'Chuck': 'Chuck' hits a new high
I feel like I say this every week here, but "Chuck Versus First Class" is one of my favorite episodes of the series ever, a terrific example of how sometimes a show limiting itself can be the best way to go. "Chuck" does a story that features a minimum of sets (off the top of my head, I could count only five, and three of them are standing sets the show already has in its wheelhouse), fewer characters than normal (Ellie, Awesome and Big Mike all sit this week out) and a story that's neatly self-contained but for a few tiny tendrils sticking out into other upcoming storylines. And it's wonderful! It's a perfect example of how a show can sometimes get a big step up by going very small.
The story is simple as simple can be: Shaw (the still very good Brandon Routh, tonight showing off his inside joke-y Clark Kent glasses to good effect) sends Chuck off on his first mission alone. This leaves Sarah to wait by the phone beneath the Orange Orange, hoping that he's OK, and it puts Casey in the unusual position of having to talk Chuck through what he's doing while working at the Buy More. It's a great device that solves one of the increasing problems with the show's formula. The series has occasionally strained to figure out a way to get all three characters going on a mission, particularly since Chuck has embarked on his mission to become a "real spy." By having Chuck go off on his own training time, the series believably creates conflict between Chuck and his worst self, between Sarah's professional instincts and her personal ones and between Casey's barely suppressed wish to see Chuck get killed and his sense of duty.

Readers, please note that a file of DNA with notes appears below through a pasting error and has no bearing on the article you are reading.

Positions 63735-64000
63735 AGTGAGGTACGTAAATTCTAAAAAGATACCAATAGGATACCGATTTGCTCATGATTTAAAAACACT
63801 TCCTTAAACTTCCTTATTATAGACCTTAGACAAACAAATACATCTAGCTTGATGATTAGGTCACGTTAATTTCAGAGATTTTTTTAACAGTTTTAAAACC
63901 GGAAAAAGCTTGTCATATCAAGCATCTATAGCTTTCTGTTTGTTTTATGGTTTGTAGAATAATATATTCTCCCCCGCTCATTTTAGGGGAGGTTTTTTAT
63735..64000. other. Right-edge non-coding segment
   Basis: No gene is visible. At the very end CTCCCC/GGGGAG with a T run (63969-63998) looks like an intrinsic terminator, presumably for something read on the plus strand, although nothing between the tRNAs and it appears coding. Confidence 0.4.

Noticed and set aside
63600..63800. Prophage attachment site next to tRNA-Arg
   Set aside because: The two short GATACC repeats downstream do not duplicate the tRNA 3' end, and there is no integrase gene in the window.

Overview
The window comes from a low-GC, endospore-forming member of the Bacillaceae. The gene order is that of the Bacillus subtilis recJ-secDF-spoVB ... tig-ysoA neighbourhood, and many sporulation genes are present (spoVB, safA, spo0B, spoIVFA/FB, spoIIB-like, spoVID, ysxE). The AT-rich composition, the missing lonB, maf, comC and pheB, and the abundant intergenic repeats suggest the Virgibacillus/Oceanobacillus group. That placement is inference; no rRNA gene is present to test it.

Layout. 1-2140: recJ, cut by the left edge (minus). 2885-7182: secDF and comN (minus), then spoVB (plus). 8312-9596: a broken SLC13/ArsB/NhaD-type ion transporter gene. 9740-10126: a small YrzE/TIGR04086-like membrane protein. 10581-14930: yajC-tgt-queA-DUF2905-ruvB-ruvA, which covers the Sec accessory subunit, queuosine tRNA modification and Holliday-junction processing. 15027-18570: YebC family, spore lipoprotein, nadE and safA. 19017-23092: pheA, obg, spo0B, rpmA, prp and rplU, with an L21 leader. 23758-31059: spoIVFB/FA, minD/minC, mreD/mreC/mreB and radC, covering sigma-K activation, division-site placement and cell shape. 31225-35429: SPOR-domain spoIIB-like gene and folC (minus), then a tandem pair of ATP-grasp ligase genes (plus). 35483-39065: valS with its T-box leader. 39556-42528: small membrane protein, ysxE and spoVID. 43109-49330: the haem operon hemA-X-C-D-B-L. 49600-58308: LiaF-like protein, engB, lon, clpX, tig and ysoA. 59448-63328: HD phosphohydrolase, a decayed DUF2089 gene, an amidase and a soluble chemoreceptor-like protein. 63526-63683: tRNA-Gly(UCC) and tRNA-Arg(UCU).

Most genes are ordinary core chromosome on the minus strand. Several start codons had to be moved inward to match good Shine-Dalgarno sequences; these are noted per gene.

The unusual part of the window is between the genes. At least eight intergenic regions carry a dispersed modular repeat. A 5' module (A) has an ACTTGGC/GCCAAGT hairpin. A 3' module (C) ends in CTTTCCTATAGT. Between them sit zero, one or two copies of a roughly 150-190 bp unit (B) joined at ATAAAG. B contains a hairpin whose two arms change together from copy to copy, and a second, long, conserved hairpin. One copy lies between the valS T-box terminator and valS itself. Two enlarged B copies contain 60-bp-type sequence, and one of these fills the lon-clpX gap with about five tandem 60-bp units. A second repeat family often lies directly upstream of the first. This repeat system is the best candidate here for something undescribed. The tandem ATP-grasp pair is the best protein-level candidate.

What makes the rest of the episode work is that once Chuck gets on the plane to Paris (where his mission is, or so he thinks), there's a number of great twists and turns. First, Chuck learns that his mission isn't in Paris; it's on the plane. He learns that first by flashing on a Ring operative on the plane (a very game and very fun Steve Austin -- as in "Stone Cold") and then by Shaw's instructions to him that, well, the mission's on the plane. Throughout all of this, the episode has placed former "Smallville" star Kristin Kreuk in a position as Chuck's seat mate, Hannah, a bright, kinda nerdy girl who loves computers and flies around the world dealing with computer systems. A girl made for Chuck? Absolutely. And yet, because of her seeming perfection for the guy and because of the way this show plays so casually with making innocent seeming characters bad guys, it seems that she could turn absolutely evil at any given moment.
The great thing about the episode is that she doesn't. She ends up fulfilling the typical role that Ellie and Morgan play in the episode -- the people Chuck has to come up with a silly cover story for what he's doing to fool -- but she also ends up letting Chuck be just a normal guy for once. The series is always good when it confronts the limits of the kind of life Chuck can live thanks to the Intersect, particularly when dealing with his love life, and here's hoping that Hannah is more like Season 1's goofy, glorious sandwich shop girl Lou in not being a bad guy rather than Season 2's treacherous Jill, who broke his heart and put the country at grave risk. But even if she ends up being a bad guy, Hannah's sweet and winning enough in this episode that it lets you imagine just how Chuck's life might have been different without the Intersect.